The Plant of the Month for December over at Gardening Gone Wild is all about sedums! Sedums (also called stonecrop) are a type of succulent and are capable of storing water in their leaves which makes them very drought tolerant here in Tennessee. We have several kinds of sedum in our garden with one of my favorites being the Dragon's Blood Sedum or Sedum sprurium. Dragon's Blood sedum makes an interesting ground cover due to its burgundy colored foliage.
The other day while we had temperatures in the upper 60's (very unusual for December) I took a few cuttings of our sedum to use in an indoor pot. Sedums are extremely easy to propagate and in most cases just need to be stuck in dirt to grow roots. I used the dirt sticking technique and put four small cuttings (or maybe I should call these pinchings since I pinched them off instead of making a cutting) into a small pot. In the spring I'll add these sedums into various places in the sedum garden but I can easily overwinter them inside the house.
Please forgive the chip in the pot. It's been around a while!
There are a several of other kinds of sedums in our garden one of which is everyone's favorite sedum 'Autumn Joy' (Sedum telephium) seen here in the picture behind a mound of mums and some hollyhock leaves. It never fails to offer up a bounty of pink colored blooms. We have two other 'Autumn Joy' plants both of which came from cuttings. I used the sedum-in-a-jar-of-water method, which of course is the technical term.
I picked up an 'Angelina' sedum (Sedum repestre 'Angelina') at a plant exchange last year but sadly it disappeared after planting. It was either a victim of rabbits or neglect (since as I remember I was very slow in planting it). At the same plant swap I came home with a sedum 'Acre' but I had second thoughts about planting it. Sedum 'Acre' is known to expand its territory very rapidly. It's still resting in its pot waiting for something to be done with it, any suggestions?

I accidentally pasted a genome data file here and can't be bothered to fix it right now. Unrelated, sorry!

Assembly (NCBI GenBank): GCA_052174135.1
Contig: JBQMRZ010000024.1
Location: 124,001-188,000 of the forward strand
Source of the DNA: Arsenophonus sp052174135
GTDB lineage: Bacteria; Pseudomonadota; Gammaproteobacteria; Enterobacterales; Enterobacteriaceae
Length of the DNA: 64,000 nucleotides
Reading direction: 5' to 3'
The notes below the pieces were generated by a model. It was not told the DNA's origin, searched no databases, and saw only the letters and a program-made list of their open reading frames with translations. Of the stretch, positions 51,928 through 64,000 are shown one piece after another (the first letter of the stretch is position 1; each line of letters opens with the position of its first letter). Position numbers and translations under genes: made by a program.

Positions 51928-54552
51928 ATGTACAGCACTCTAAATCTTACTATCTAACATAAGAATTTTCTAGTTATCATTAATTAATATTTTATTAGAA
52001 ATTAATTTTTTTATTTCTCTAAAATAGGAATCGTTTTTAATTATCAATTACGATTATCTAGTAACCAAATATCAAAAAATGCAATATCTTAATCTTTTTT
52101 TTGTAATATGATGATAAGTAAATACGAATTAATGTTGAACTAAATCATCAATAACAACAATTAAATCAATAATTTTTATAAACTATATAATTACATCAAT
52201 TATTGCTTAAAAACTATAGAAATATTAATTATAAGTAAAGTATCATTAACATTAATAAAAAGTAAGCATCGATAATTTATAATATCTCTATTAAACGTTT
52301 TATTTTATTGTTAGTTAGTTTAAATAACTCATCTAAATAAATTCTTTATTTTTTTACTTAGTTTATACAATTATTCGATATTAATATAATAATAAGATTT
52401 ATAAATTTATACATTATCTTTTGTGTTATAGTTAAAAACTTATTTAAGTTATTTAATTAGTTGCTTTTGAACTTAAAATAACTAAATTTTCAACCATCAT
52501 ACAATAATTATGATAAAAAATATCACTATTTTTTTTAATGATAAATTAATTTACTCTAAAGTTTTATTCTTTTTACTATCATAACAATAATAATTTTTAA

Another sedum in our garden is the 'Blue Spruce' sedum. 'Blue Spruce' is a great one for propagating since anywhere you stick it, it grows! It shoots up yellow flowers in the summer like in the picture to the right and has an attractive blue-green hue to its foliage. One plant in a pot eventually turned into three large clumps that will spread to cover large portions of our sedum garden - it makes a great groundcover. I have it mixed with the Dragon's blood sedum for some color contrast.
The last sedum we have is officially an unidentified one that we purchased last spring at a garden show. I suspect that it is Sedum sieboldii but I don't know for sure. The sedum didn't have any identification. It's a good thing it never got pulled over. The blooms look great as you can see in this picture from August. The soft shaded green foliage is what attracted us to the plant but the flowers really do make it worth planting!